In 1990, the Humane Society helped lead the effort to gather signatures to put Proposition 117 on the ballot and pass it, making California the only Western state to ban mountain lion hunting. Since then, the Humane Society has a 5-0 record on statewide ballot measures.

The group has led campaigns to ban lion hunting and beat back an attempt in 1996 to overturn the prohibition. Its initiatives also have banned leghold traps, ended the sale of horse meat, and most recently, forbid tight cages for veal and chicken farms. Last year, it supported a law signed by Gov. Jerry Brown to outlaw the possession of shark fins, a delicacy at some Chinese restaurants.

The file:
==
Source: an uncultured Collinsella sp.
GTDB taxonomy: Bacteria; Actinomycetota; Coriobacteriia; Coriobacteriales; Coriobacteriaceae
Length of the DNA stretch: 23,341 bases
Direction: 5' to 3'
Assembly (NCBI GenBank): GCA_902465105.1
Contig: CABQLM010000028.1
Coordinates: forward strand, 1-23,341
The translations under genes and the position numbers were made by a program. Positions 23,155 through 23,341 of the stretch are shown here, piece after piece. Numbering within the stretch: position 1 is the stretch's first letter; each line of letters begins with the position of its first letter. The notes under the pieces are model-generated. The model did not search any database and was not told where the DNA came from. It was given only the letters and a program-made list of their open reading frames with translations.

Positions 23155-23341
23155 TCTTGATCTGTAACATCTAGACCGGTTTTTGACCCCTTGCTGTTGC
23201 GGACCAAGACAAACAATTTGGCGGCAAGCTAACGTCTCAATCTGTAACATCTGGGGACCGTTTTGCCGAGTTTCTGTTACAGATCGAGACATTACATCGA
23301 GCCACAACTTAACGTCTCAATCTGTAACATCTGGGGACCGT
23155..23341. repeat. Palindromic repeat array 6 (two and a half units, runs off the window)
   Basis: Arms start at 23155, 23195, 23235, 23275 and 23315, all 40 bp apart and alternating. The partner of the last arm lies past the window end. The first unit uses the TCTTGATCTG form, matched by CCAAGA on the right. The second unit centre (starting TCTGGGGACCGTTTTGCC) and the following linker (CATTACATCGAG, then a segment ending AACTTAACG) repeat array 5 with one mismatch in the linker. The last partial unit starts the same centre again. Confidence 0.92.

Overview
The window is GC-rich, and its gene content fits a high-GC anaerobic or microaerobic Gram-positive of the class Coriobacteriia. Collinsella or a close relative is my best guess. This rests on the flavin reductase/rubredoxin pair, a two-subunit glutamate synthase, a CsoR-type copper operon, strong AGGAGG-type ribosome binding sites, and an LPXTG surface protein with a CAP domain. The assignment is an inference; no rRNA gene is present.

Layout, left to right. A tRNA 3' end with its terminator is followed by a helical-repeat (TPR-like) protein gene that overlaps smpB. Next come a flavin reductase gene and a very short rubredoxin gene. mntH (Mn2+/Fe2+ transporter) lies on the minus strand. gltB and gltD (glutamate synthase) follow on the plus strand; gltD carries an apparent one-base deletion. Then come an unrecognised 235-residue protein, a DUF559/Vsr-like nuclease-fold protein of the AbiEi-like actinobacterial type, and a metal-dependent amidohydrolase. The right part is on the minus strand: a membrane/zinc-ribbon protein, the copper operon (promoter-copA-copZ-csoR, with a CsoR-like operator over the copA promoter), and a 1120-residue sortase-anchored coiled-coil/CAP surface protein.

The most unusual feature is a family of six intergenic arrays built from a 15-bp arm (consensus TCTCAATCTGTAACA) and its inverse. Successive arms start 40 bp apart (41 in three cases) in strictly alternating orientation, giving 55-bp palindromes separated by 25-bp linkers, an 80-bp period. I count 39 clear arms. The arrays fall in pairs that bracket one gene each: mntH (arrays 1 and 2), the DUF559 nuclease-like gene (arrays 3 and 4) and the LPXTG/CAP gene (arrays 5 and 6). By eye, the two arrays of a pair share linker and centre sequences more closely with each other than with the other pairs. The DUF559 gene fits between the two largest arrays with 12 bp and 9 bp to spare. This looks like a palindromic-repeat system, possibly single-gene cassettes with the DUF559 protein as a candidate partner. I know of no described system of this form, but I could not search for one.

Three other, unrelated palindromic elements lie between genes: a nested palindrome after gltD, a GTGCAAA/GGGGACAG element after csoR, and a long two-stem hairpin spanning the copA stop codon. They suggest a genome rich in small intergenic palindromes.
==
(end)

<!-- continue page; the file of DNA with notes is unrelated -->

“The political power has shifted very much in favor of animal protection,” Pacelle said.

As the heat over his lion hunt has grown, Richards has not given interviews to the mainstream media. On Thursday, however, during an interview on the “John and Ken Show,” a leading conservative talk radio show in Los Angeles, he said he was surprised by the outcry.

“Of course I didn’t know it would lead to anything like this,” he said. “I expected that potentially there might be some folks who would not necessarily enjoy it or appreciate or be in favor of it, but I didn’t have any idea it would get anything near like it is now.”

The trend isn’t going away.